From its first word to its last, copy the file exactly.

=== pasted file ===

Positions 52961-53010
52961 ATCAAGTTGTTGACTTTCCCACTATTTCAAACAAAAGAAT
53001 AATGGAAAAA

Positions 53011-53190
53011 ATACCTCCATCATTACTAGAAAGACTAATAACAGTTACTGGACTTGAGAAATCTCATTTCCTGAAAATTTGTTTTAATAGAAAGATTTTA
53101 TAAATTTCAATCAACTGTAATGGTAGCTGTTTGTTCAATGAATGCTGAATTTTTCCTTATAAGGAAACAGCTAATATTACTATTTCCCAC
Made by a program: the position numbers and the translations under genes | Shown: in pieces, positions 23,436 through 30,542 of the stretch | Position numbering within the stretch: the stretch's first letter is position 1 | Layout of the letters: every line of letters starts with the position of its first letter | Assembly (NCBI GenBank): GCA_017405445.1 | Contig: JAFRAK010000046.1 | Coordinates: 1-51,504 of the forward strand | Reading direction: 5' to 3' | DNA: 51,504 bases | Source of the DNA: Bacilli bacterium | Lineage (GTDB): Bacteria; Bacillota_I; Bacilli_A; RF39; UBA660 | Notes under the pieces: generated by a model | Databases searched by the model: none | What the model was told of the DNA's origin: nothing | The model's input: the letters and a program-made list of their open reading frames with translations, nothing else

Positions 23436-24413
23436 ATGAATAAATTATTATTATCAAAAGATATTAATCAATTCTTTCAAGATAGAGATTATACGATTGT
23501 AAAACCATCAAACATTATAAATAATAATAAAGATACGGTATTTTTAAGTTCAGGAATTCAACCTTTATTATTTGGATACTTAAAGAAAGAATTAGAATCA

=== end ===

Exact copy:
Positions 52961-53010
52961 ATCAAGTTGTTGACTTTCCCACTATTTCAAACAAAAGAAT
53001 AATGGAAAAA

Positions 53011-53190
53011 ATACCTCCATCATTACTAGAAAGACTAATAACAGTTACTGGACTTGAGAAATCTCATTTCCTGAAAATTTGTTTTAATAGAAAGATTTTA
53101 TAAATTTCAATCAACTGTAATGGTAGCTGTTTGTTCAATGAATGCTGAATTTTTCCTTATAAGGAAACAGCTAATATTACTATTTCCCAC
Made by a program: the position numbers and the translations under genes | Shown: in pieces, positions 23,436 through 30,542 of the stretch | Position numbering within the stretch: the stretch's first letter is position 1 | Layout of the letters: every line of letters starts with the position of its first letter | Assembly (NCBI GenBank): GCA_017405445.1 | Contig: JAFRAK010000046.1 | Coordinates: 1-51,504 of the forward strand | Reading direction: 5' to 3' | DNA: 51,504 bases | Source of the DNA: Bacilli bacterium | Lineage (GTDB): Bacteria; Bacillota_I; Bacilli_A; RF39; UBA660 | Notes under the pieces: generated by a model | Databases searched by the model: none | What the model was told of the DNA's origin: nothing | The model's input: the letters and a program-made list of their open reading frames with translations, nothing else

Positions 23436-24413
23436 ATGAATAAATTATTATTATCAAAAGATATTAATCAATTCTTTCAAGATAGAGATTATACGATTGT
23501 AAAACCATCAAACATTATAAATAATAATAAAGATACGGTATTTTTAAGTTCAGGAATTCAACCTTTATTATTTGGATACTTAAAGAAAGAATTAGAATCA